Visited DC this past weekend. I hadn’t been there since that horrible car trip when I was a kid (see Cartoon Archive, “Vacation Part One.”) I was enchanted by the staggering number of museums and lack of skyscrapers. Having to spend part of the trip working, I decided to only seriously visit three sites: The Vietnam Memorial, The National Archive and The National Portrait Gallery/Smithsonian American Art Museum.
On our way to the National Archive, we had an interesting sighting, common to locals, I would imagine:
I must confess, I went to the National Archives not to see firsthand our nation’s Charters of Freedom. No, I went for the gift shop. I got the idea in my head that there would be all kinds of great historic audio available on CD. I got this idea from iTunes, where I’d stumbled on some of it. I’m a fool for cool audio. But, as I sit here and type this, I realize it’s the Library of Congress I was thinking of. The National Archive bookstore was a bust – although we did get a very funny Eleanor Roosevelt finger puppet.
Fortunately our hotel, which used to be our nation’s first post office, was directly across the street from the Smithsonian Donald W. Reynolds Center for American Art and Portraiture – which used to be the original Patent Office. (Everything in DC seems to have been something else at one time, which makes sense, I guess.) This museum was amazing – as was it’s gift shop, which did carry some of the audio I was after. Several highlights of this museum.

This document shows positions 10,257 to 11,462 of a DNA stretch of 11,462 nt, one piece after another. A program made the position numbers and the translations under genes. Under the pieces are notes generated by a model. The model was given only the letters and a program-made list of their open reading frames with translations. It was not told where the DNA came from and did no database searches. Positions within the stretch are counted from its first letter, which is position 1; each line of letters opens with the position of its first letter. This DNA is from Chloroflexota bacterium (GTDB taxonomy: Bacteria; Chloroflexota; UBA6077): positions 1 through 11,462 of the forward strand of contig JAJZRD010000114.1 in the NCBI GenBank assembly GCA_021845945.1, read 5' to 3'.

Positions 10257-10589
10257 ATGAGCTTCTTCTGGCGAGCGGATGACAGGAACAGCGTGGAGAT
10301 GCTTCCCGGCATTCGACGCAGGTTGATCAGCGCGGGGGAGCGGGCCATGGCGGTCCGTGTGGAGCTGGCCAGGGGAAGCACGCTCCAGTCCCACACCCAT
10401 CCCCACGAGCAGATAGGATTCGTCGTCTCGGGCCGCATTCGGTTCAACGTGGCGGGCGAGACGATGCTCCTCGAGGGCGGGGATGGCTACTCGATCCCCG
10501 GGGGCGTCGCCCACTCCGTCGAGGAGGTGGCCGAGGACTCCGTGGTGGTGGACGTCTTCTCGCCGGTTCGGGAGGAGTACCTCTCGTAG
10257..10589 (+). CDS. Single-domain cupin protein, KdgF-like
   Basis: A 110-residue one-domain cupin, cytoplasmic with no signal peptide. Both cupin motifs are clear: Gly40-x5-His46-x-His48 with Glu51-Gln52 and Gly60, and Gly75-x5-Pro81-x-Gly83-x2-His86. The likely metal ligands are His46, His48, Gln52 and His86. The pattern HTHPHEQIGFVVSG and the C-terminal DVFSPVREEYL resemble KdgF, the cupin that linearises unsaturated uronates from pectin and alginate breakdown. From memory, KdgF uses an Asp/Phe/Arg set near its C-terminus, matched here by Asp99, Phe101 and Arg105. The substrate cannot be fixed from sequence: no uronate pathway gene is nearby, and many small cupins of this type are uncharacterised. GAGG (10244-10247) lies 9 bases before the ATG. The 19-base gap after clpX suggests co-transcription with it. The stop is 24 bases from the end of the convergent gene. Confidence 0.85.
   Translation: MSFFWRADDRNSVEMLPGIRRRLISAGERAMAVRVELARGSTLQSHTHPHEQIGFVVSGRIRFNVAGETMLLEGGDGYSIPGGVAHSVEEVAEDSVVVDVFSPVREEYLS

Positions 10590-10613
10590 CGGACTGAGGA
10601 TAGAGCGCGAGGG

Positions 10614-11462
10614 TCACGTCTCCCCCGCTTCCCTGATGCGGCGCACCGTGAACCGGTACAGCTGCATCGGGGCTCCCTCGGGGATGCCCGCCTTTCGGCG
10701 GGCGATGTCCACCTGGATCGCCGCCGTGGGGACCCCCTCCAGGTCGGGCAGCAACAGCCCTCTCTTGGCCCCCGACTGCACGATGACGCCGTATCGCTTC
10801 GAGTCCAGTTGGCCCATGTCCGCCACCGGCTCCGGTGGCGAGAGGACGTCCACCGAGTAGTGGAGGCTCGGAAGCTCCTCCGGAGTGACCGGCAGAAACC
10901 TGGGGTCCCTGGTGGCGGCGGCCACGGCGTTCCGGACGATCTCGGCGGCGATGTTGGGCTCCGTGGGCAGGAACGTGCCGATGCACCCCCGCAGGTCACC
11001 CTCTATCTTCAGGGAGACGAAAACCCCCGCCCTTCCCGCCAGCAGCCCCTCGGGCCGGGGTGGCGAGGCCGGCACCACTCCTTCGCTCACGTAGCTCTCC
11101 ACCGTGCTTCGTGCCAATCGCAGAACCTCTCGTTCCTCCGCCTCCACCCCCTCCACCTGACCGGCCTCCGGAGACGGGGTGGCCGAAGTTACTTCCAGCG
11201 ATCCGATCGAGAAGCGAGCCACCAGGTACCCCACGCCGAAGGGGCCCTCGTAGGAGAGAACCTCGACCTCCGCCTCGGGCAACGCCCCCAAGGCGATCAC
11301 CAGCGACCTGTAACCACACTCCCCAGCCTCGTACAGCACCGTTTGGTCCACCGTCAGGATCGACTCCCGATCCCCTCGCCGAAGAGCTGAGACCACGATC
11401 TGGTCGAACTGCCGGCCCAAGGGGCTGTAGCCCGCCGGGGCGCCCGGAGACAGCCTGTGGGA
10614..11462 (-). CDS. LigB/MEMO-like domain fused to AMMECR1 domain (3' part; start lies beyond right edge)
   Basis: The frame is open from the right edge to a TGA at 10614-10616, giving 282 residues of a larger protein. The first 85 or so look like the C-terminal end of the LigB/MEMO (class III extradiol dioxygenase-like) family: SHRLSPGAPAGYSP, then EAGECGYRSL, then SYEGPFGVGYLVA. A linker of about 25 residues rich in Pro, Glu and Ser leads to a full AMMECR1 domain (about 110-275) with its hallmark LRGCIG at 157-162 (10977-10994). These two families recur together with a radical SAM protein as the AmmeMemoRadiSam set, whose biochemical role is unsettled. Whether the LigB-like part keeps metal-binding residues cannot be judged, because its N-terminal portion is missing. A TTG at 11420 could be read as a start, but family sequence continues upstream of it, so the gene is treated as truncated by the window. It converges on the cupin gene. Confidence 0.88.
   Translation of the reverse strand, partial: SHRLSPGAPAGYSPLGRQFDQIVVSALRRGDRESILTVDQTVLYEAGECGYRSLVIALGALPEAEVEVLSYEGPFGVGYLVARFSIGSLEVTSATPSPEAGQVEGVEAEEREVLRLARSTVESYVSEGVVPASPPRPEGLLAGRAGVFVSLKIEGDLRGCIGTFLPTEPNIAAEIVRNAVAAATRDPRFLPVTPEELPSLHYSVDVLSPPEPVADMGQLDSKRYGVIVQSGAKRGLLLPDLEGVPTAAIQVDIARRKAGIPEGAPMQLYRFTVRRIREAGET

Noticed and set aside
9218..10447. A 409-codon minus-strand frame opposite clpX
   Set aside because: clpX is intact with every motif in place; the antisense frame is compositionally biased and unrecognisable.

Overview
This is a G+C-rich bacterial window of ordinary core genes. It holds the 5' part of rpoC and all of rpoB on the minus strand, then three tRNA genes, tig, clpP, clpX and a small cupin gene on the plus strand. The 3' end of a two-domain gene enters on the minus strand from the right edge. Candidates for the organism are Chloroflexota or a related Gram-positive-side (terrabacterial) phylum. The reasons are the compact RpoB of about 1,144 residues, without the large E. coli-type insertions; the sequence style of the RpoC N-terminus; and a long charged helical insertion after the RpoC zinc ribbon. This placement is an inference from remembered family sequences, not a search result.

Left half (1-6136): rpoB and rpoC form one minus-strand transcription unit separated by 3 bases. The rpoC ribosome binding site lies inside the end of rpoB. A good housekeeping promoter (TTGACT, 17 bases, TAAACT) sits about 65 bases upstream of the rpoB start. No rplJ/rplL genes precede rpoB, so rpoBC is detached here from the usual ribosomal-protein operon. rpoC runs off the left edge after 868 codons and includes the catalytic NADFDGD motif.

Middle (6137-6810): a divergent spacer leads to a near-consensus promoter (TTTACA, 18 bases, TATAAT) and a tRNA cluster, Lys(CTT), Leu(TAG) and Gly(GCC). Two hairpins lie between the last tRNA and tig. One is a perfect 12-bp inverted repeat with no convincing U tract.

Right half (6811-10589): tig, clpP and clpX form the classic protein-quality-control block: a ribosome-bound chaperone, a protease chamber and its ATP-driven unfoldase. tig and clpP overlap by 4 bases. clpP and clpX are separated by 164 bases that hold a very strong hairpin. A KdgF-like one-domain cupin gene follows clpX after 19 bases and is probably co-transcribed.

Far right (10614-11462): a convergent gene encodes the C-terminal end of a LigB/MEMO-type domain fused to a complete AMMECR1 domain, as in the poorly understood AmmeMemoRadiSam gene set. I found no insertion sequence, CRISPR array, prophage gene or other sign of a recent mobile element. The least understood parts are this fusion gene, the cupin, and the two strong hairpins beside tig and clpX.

First were the winning selections from the National Portrait Competetion – http://www.portraitcompetition.si.edu/index.html
Second was a staggering folk art piece. It’s title is “The Throne of the Third Heaven of the Nations’ Millennium General Assembly.”
It was done in secret in a rented garage over 14 years by James Hampton, who called himself “St. James, Director for Special Projects for the State of Eternity.” During the day he cleaned federal buildings. At night he worked on his project. It consists of 180 pieces of full-sized furniture, adorned with gold and silver aluminum foil, Kraft paper, and plastic, paperboard, and lightbulbs. Viewing the entire collection is disarming.
He said of his project, “That is my life. I’ll finish before I die.” No one knew of Hampton’s creation save his landlord, who took possession of it all in lieu of back rent. He also got a collection of encoded writings, kept in ring binders or on clipboards, penned by Hampton in a secret alphabet, that have yet to be deciphered. Among them is The Book of the 7 Dispensations by St. James, each page of which ends with the word “Revelation.”
The third and final piece from the two-in-one museum is a more trite installation, but no less stops you in your tracks – a giant map of the USA in multi-colored neon with video monitors playing feeds relevant to each state. (For example, Kansas is showing the film “Wizard of Oz” while Illinois streams a documentary about Abraham Lincoln.) Pretty cool!